The linux kernel contains queues where packets are stored after reception from a network interface controller before being processed by the next protocol stack. There is one netdev backlog queue per CPU core.
netdev_max_backlog defines the maximum number of packets that can enter the queue. Queues fill up when an interface receives packets faster than kernel can process them. The default
netdev_max_backlog value should be 1000. However this may not be enough in cases such as:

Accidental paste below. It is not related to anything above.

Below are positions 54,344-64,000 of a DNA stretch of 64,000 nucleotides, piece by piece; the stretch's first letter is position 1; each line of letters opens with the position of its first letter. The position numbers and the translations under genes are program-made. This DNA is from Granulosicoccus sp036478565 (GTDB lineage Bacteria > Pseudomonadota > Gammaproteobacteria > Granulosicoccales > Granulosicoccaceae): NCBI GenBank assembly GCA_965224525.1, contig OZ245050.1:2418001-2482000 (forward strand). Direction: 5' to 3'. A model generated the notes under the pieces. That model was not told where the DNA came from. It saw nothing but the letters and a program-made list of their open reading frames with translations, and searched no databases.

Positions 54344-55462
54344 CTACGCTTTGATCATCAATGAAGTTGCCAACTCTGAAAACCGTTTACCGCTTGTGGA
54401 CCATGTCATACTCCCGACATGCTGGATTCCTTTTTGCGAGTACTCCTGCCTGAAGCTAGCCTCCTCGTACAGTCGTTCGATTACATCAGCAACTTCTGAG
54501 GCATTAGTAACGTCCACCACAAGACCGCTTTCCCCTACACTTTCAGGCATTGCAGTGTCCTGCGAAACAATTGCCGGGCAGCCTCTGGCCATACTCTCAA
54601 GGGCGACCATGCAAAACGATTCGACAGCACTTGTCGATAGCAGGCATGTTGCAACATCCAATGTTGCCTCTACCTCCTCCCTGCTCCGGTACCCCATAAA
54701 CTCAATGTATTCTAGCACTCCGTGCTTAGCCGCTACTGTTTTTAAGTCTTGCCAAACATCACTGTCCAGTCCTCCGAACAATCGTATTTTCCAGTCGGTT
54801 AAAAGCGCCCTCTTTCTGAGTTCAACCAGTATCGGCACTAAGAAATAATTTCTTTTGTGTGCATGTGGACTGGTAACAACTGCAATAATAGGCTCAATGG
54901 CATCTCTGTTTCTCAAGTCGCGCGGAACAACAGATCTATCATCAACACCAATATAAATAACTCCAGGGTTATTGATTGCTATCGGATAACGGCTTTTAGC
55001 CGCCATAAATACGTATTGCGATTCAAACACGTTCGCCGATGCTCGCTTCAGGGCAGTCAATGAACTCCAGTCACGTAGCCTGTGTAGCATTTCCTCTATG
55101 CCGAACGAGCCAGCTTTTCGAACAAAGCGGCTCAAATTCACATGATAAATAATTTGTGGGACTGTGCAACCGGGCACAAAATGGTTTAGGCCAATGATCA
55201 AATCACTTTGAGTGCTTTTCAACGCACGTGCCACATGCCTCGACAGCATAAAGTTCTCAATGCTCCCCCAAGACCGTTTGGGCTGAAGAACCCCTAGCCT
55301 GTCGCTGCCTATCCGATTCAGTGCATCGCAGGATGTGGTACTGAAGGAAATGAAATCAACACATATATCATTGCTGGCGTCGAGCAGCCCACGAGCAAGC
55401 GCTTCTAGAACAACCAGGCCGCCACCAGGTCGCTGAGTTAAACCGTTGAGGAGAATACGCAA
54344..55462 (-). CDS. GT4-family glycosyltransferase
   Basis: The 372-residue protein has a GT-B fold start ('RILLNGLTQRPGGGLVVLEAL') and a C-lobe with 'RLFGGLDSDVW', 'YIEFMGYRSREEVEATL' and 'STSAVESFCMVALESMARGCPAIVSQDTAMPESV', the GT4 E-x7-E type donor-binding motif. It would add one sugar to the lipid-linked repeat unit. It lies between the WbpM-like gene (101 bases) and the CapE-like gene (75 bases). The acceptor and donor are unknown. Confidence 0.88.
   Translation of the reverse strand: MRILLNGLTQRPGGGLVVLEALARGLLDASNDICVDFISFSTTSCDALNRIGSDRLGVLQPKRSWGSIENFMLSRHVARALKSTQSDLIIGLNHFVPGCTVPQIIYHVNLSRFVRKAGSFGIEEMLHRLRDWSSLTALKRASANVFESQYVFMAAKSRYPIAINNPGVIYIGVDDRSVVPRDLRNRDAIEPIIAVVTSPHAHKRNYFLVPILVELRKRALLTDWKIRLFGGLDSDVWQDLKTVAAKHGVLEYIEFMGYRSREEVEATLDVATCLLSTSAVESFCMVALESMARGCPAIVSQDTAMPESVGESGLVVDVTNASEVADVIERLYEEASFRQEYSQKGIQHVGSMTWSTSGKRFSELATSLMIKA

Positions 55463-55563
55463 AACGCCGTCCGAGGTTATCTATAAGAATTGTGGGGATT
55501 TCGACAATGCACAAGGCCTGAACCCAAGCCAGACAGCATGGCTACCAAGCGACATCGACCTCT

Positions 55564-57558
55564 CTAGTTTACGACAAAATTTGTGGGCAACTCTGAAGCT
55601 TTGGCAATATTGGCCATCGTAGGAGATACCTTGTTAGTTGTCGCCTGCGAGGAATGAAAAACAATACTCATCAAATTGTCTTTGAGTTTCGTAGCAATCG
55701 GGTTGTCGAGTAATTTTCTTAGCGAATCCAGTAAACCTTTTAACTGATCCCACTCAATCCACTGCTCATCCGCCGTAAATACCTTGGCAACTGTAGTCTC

Multiple interfaces operating at 1Gbps, or even a single interface at 10Gbps.
Lower powered systems process very large amounts of network traffic.
Netdata agent monitors the average number of dropped packets in the last minute due to exceeding the netdev backlog queue.
Increase the netdev_max_backlog value
Check your current value:
root@netdata~ # sysctl net.core.netdev_max_backlog net.core.netdev_max_backlog = 1000
Try to increase it by a factor of 2.
root@netdata~ # sysctl -w net.core.netdev_max_backlog=2000
Verify the change and test with the same workload that triggered the alarm originally.
root@netdata~ # sysctl net.core.netdev_max_backlog net.core.netdev_max_backlog = 2000
If this change works for your system, you could make it permanently.
Reload the sysctl settings.
root@netdata~ # sysctl -p